Back in 2019, the Congress had a chance to reinvent itself; it threw it away. What might it do now? I believe that for the good of the party, as well as for the good of Indian democracy, the Gandhis must not just exit from the party’s leadership but retire from politics altogether. For it is not merely that Rahul and Priyanka Gandhi have shown themselves markedly incapable of making the party a competitive force in state and national elections. It is also that their very presence in the Congress makes it easy for Narendra Modi and the BJP to deflect attention from the government’s failures in the present by resorting to debates about the past. Thus, charges of corruption in defence deals are answered with reference to Rajiv Gandhi and Bofors; charges of suppressing the media and incarcerating activists are met with references to Indira Gandhi and the Emergency; charges of losing Indian land and soldiers to the Chinese army with reference to Jawaharlal Nehru and the war of 1962 and so on.
In its eight years in power, the Modi government has made many boasts and offered many promises. Yet, when reckoned by objective criteria, its record in office has been underwhelming. It has overseen a decline in growth rates (visible even before the pandemic set in) and a surge in unemployment; it has savagely set Hindus against Muslims; it has allowed our status to decline in the neighbourhood and in the world; it has corrupted and corroded our most important institutions; it has ravaged the natural environment. In sum, the actions of the Modi government have damaged India economically, socially, institutionally, internationally, ecologically, and morally.
Despite all these failures, if Narendra Modi and the BJP remain in pole position to win re-election in 2024, a key reason is that it still has as its principal ‘national’ Opposition the Congress under the Nehru-Gandhis. Parties such as the TMC, the BJD, the YSRC, the TRS, the DMK, the CPI(M) and the AAP can mount an effective electoral challenge to the BJP in areas where they are the main Opposition to it. This the Congress cannot really do — as the latest results from Goa, Manipur, and Uttarakhand once again show. The weaknesses of a Congress led by the Nehru-Gandhis are particularly visible during general elections. For instance, in the 191 seats in the 2019 elections when they were in a head-to-head fight with the BJP, the Congress won just sixteen. With Rahul Gandhi posited as its prime ministerial alternative to Narendra Modi, the Congress’s strike rate was a mere 8 per cent.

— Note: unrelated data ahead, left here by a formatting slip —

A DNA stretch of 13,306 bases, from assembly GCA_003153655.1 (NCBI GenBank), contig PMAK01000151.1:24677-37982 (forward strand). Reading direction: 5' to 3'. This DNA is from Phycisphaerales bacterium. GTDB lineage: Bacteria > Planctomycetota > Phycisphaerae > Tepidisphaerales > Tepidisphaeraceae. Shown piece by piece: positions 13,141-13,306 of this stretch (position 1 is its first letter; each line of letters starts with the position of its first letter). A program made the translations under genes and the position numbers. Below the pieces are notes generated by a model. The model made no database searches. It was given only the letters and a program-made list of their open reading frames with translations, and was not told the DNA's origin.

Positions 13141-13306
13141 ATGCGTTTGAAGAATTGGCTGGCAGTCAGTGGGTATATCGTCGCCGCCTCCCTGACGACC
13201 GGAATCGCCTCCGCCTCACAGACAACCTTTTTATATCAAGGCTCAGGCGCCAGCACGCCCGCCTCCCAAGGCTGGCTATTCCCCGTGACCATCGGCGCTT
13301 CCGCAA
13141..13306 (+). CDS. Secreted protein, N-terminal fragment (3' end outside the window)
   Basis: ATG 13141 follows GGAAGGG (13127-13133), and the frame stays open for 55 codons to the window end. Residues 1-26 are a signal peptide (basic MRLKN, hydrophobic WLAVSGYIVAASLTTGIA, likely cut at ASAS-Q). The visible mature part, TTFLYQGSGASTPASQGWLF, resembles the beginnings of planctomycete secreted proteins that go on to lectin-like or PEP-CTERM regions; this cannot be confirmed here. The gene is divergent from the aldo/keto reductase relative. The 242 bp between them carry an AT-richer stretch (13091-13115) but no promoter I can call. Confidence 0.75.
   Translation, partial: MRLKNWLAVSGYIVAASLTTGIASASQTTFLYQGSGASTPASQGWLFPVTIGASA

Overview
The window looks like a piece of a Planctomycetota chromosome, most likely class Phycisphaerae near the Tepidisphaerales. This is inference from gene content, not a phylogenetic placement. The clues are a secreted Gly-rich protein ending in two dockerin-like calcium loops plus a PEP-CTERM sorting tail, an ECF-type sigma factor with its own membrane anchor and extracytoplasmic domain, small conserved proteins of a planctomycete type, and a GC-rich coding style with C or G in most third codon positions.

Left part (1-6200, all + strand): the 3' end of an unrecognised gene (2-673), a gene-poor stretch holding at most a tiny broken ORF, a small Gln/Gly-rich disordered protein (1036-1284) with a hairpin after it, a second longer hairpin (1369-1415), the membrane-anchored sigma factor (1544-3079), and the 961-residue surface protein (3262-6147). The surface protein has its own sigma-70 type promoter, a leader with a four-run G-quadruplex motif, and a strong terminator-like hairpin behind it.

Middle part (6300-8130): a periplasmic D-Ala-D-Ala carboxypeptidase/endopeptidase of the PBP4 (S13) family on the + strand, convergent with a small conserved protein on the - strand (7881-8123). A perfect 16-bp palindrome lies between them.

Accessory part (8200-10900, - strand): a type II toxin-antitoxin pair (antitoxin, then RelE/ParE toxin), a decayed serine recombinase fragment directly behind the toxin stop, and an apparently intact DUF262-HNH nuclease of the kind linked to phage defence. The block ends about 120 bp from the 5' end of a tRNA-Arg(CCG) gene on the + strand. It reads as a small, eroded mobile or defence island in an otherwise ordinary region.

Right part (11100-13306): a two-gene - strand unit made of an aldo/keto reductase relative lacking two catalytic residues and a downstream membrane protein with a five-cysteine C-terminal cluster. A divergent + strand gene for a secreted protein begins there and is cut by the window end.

So far as the BJP is concerned, the Gandhis are a gift that keeps on giving. On the one hand, they do not remotely represent an effective electoral challenge to it. On the other hand, the Gandhis allow and encourage the BJP to dictate the terms of the national political debate — by locating it in the past rather than in the present.
In an India that is becoming less feudalistic by the day, having fifth-generation dynasts at the head of India’s most storied party is a problem. What is a serious disadvantage becomes a crippling one once we juxtapose with unearned privilege a lack of political intelligence. Living as they do in the closed circle of their sycophants, the Gandhis have little understanding of how Indians in the twenty-first century actually think. In the harsh but depressingly accurate characterization by Aatish Taseer, Rahul Gandhi is an “unteachable mediocrity”, his utter unsuitability to the politics of the present manifest in his repeated references to his father, grandmother, and great-grandfather.
Whether they know it or not, whether they sense it or not, the Gandhi family has become active facilitators of Hindutva authoritarianism. If they depart, even if the Congress disintegrates, someone or something else with more political credibility shall take their place. Then those of us who oppose Hindutva will be better placed to think of, and struggle for, a future for India beyond the awful present.